Forget the Bologna, Eat More Plants!

When I was a poor college student (over 45 years ago), my roommate and I use to get real creative with the in-expensive food we could afford to buy.  We usually ended up trying to work with bread (cheap white), mustard, jelly, pickles, American cheese and yes, bologna.  More often than not we would combine all of these ingredients to create a sandwich. Sometimes we could afford peanut butter which would also go in the sandwich.  That sandwich and a small glass of milk was our normal weekly lunch plan.

Why bologna?  Well it was cheap, tasty, a protein (according to my roomy), and it came in a good size package.  It was pre-sliced and easy to use.  We did not care what it was made of since it met our budget needs.  Hmmmm.

I care now. 

What, exactly is it?  Click below for additional information.  By the way, I am only writing about the American bologna that you readily find in the lunch-meat section of your local grocery store.  There are other types of bologna that come from other countries.

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Bologna is:  a processed meat, meaning it has been salted or had chemical preservatives added. Read on to learn more about the nutritional value of bologna and if it is healthy.  It can be made from several different types of meat. Most bologna is made from either pork or beef, and sometimes a combination of both. Bologna can also be made with chicken and turkey, but that is not the typical.

A single slice of bologna has anywhere from 69 to 94 calories, depending on the type of meat used, and the majority of those calories are from fat. For example, pork bologna has 69 calories and 50 of them are from fat. Beef bologna has 87 calories, 71 from fat.  A piece of bologna made from pork, turkey, and beef could have as much as eight grams per slice, three of them saturated fat. If you are concerned about your fat intake, there are healthier fats than those found in processed meats.  See previous Health Now, Wealth Post “Marilyn’s Big Fat Rant”.

Too much sodium leads to higher blood pressure, which can increase your chance of heart attack or stroke. High sodium levels are usually found in processed foods, and bologna is no exception.

Protein and carbohydrates are both important for providing the body with energy. Carbs form glucose, which is fuel for the body, and proteins are made of amino acids that help build cells. Bologna has relatively low levels of both. The amount of carbs can range from none to two grams per slice. For protein, the amount ranges from about three to four grams per slice.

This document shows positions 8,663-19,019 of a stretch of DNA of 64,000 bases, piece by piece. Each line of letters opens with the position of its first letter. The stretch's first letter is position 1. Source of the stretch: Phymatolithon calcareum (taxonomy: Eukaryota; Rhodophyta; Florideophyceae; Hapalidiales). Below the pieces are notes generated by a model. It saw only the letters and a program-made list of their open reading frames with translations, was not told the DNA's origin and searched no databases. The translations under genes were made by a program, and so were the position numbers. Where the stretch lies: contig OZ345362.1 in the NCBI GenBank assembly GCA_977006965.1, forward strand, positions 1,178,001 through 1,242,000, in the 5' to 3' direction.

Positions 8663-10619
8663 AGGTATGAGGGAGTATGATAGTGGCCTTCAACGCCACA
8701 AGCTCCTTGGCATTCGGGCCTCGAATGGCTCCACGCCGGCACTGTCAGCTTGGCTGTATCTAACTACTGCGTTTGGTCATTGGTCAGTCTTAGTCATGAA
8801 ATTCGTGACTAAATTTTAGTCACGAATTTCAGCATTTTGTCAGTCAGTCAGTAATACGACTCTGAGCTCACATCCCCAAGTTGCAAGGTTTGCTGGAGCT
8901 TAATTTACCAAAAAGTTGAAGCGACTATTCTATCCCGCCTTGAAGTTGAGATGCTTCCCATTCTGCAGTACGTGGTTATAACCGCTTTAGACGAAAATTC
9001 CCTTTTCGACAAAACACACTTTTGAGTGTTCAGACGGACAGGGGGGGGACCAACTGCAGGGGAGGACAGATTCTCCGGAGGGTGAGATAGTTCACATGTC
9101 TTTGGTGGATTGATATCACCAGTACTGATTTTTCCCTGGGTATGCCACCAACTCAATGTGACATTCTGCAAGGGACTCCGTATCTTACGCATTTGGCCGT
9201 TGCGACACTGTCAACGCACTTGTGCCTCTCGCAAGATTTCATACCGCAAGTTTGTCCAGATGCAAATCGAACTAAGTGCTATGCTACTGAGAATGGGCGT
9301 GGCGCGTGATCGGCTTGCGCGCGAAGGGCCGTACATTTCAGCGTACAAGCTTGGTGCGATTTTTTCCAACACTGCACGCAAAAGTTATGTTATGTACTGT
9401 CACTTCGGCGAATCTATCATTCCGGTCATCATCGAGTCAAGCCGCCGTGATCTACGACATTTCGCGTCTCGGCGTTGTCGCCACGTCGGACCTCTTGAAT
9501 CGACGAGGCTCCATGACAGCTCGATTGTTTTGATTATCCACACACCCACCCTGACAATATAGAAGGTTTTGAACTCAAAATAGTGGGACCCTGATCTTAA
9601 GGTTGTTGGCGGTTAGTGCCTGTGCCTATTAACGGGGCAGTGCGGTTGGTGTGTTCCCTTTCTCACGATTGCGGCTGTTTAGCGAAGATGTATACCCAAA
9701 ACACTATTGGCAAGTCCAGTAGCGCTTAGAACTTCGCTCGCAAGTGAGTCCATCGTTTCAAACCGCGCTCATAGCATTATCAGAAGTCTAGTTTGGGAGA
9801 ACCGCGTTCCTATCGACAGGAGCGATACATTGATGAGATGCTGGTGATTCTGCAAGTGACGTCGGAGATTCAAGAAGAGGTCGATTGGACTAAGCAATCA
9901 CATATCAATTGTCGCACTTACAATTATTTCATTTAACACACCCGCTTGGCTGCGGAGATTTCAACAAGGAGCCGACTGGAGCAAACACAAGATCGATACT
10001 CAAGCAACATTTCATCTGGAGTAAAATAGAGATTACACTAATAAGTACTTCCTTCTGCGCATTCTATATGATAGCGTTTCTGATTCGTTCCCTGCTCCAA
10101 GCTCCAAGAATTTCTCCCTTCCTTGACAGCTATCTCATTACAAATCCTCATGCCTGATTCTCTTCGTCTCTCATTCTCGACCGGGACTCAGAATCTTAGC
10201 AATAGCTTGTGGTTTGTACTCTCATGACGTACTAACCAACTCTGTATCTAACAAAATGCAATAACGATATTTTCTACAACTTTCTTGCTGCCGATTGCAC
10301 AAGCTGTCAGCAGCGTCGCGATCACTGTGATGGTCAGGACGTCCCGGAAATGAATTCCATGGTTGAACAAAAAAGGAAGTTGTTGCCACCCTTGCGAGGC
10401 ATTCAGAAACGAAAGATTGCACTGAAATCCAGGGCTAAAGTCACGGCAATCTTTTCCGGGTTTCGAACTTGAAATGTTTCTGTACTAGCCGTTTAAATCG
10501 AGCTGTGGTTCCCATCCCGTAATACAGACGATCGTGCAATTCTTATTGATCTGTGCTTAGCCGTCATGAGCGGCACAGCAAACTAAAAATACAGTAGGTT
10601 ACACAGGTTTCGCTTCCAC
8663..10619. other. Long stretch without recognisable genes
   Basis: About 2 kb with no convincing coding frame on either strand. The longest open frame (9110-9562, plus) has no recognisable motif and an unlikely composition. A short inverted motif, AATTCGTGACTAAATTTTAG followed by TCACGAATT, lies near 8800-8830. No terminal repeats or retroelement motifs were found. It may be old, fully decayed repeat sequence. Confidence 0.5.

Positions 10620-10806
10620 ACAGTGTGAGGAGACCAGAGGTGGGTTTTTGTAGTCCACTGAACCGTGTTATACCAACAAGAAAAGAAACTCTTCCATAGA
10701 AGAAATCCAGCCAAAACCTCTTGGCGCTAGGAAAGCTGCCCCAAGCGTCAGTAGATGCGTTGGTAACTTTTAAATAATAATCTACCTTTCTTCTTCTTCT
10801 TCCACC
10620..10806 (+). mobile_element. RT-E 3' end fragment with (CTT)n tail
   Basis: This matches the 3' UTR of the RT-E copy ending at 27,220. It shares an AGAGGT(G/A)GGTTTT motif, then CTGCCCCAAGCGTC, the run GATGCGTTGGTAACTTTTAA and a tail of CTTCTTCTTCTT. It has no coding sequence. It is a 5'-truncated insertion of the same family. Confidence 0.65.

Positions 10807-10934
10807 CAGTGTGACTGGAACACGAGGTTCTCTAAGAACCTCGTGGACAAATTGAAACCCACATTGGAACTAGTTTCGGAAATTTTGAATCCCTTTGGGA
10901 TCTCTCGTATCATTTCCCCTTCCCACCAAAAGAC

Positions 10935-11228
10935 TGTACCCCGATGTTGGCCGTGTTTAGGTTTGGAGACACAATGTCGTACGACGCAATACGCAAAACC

Bologna usually (depends upon meat used) contains vitamin C, iron, and calcium. A single slice of beef bologna has about seven percent of the daily value for vitamin C, two percent iron, and one percent calcium. A more complex slice of bologna with chicken, turkey, and pork contains nine percent vitamin C, two percent iron, and two percent calcium. On the other hand, a slice of pork bologna has one percent iron and no vitamin C or calcium.

Bologna, like most processed foods, tends to do more harm than good.

While bologna can provide some vitamins, minerals, and proteins, these benefits are outweighed by the large amount of sodium and saturated fat. The majority of the calories you get from bologna are fats, which leads to a high amount of cholesterol. The salt and preservatives added to bologna also give it a dangerously high sodium level. If you’re trying to lose weight or switch to a healthier diet, bologna may be an item best left off the menu.

45 years later, I now recommend:

Gary

About Gary

I am retired, but not tired. I still want to be valuable to others. I know that others are valuable to me. After looking back on six decades, I have asked myself this question: “What do I believe?” My mind filled up. My heart started beating faster. My spirit soared. I post blogs to share what my mind is working on, what my heart believes would help others and, what my spirit is communicating to me. What do I believe, you ask? Decisions dictate your path In love, not hate In tolerance, not prejudice In health, not sickness In wealth, not poverty In kindness, rudeness In happiness, not sadness In encouragement, not discouragement In faith, not doubt In courage, not fear I have been and will be challenged in each one of these beliefs, but the biggest belief is to stay positive and not turn negative. This belief helps me maintain all of the others.

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